Dear Bird Folks,While we were on a recent trip to London, I read a story in The Independent that was entitled, “An encounter with the most beautiful bird in Europe.” The story was about the “bee-eater,” a bird that was described as a “winged rainbow.” That got me wondering. What do you think is the most beautiful bird on Cape Cod? – Ed, N. Truro and NYC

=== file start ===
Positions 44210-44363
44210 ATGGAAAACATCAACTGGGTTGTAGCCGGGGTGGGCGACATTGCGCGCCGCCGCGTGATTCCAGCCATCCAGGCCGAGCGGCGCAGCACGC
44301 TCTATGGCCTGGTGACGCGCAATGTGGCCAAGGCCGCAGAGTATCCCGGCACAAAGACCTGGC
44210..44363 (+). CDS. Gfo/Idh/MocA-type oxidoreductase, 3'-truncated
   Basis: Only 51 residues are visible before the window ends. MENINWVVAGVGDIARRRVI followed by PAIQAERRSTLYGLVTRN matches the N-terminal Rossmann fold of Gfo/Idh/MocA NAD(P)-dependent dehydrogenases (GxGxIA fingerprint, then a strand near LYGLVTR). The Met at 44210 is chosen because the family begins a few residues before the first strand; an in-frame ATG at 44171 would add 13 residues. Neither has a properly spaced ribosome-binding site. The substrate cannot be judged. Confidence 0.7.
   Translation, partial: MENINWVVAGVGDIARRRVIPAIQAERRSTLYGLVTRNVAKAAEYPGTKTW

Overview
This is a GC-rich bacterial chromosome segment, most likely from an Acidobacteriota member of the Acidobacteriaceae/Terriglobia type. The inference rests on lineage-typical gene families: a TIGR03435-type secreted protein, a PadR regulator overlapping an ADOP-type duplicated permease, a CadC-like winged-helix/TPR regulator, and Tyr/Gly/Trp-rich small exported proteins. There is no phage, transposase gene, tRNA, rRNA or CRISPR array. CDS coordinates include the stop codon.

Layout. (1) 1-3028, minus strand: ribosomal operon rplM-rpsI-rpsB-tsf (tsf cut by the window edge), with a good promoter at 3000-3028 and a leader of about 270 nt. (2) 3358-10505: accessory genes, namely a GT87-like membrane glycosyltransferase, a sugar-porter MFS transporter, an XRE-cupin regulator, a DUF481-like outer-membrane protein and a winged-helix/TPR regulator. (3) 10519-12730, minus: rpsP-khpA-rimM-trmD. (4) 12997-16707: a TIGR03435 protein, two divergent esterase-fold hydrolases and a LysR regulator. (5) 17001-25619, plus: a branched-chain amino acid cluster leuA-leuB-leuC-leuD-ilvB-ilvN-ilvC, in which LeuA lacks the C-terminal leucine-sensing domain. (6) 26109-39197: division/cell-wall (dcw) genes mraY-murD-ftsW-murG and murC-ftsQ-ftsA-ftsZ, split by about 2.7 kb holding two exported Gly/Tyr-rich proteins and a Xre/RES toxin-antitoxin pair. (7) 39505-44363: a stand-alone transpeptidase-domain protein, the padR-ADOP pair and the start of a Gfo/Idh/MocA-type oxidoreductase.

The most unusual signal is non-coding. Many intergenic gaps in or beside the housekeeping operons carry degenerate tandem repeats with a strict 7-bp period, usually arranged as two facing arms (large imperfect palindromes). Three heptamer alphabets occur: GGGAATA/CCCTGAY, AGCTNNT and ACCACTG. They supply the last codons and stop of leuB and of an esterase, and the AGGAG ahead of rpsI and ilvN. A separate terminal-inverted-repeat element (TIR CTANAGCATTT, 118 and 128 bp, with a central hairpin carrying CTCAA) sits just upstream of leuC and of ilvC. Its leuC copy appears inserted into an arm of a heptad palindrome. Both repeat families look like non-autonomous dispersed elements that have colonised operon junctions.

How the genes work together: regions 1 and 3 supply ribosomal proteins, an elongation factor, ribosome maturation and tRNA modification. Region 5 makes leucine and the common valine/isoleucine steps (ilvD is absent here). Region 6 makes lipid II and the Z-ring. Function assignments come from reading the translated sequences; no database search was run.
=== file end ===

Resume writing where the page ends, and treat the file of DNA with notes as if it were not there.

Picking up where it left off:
I never thought about it, Ed,A few years ago someone wrote and asked me what my favorite bird was, which of course is the Blacked-capped Chickadee, the best bird ever. But no one has ever asked my choice for the Cape’s best-looking bird. I’m going to have to give this question some thought, and I hate doing that. Oh, it’s not the question. I like the question, but I hate doing anything that takes thinking (just like the U.S. Congress). But since you were nice enough to write to me, maybe I should make an exception and try to come up with an answer. Let’s see what happens. Before we begin, I suggest everyone reading this should stop for a minute and try to find a color photo of a European Bee-eater. They are truly beautiful birds. I have no problem calling them “the most beautiful bird in Europe,” but it’s not like they have a lot of competition. Name another attractive bird in Europe. Can’t think of one, right? Remember, this is the place where the House Sparrow and the European Starling were invented. Oh sure, they do have a spiffy-looking kingfisher and a bird called the “Bluethroat” that’s pretty cool, but none of these birds can compare to a bee-eater. About the size of a mockingbird, bee-eaters have red-chestnut heads, golden backs, powder-blue bellies, bright-yellow throats and red eyes. Adult bee-eaters are covered in such an assortment of bright colors that they look like less like birds and more like ushers at the opening night of Cirque du Soleil. As you might have guessed by the name, bee-eaters love bees, all kinds of bees. They eat small bees, big bees, honeybees and bumblebees (but not Bumblebee Tuna…they’ve heard the mercury rumors). Most other birds wisely avoid bees and their stingers, so bee-eaters have this pointy food source pretty much to themselves. Bee-eaters typically hunt by sitting on an exposed branch, waiting for an unsuspecting bee to fly past. When food is spotted, the birds will sally out, pluck the insect out of the air, fly back to the perch and then beat the snot out of it. At first they hammer the bee to kill it and then turn their attention to the still dangerous stinger. They swipe the backend of the bee back and forth, until the stinger falls off. Once the stinger is gone, it’s dinnertime. Like our Belted Kingfishers, bee-eaters build their nests in underground burrows. They dig four-foot long tunnels into sandy cliffs or riverbanks. But unlike kingfishers, which hate one another’s guts, bee-eaters actually like each other and often breed in large colonies. As part of the courtship process, the male bee-eater will present his mate with a freshly beaten, stinger-free bee and feed it to her. (This may seem like an odd way to impress a female, but I can tell you from personal experience, it works quite well.) After mating, the female will lay her eggs in a nesting chamber at the end of the tunnel and both parents take turns incubating the eggs. When the eggs finally hatch out, the parents begin the demanding chore of feeding the babies, but don’t always do it alone. Occasionally they’ll get help from the neighbors. It seems that young male bee-eaters, birds that didn’t get “lucky” during the breeding season, will spend the summer helping other couples raise their families. Some experts theorize that pitching in improves the young bee-eaters’ parenting skills; others claim that these are birds that have gotten themselves into trouble and are now required to do this work as part of their community service. The color and behavior of the bee-eater makes it one of the most admired birds in Europe. Who wouldn’t love a bird that looks like a rainbow and has the flying skills needed to capture bees? Well, I can think of one group that doesn’t love them…beekeepers. Bee-eaters eat lots of honeybees. For some reason, beekeepers aren’t cool with that, which has led to some ugly confrontations. Apparently, beekeepers aren’t as sweet as their honey. When summer ends, bee-eaters have a long, dangerous migration to deal with. Cold weather causes bees to become less active, so the birds are forced to leave Europe and travel south to Africa. Migrating to Africa might not seem like a big deal. All the birds have to do is fly to Spain and then to Gibraltar, where they can practically see the African coast. But flying over water isn’t the problem; it’s flying across the vast Sahara Desert. Not only is the Sahara huge, but there’s no food for the birds to eat along the way. The only things the Sahara has to offer them are sand and camels, and the birds try to avoid those surly camels. Camels are always in a bad mood, unless, like the ad says, “it’s hump day.” Then they’re downright giddy. Oops, sorry, Ed. I spent so much time yapping about bee-eaters I forgot to answer your question about the Cape’s most beautiful bird. I’ll have an answer for you next week, I promise. I just need a little more time to think about it. And maybe between now and then perhaps the U.S. Congress might also do some thinking. LOL.
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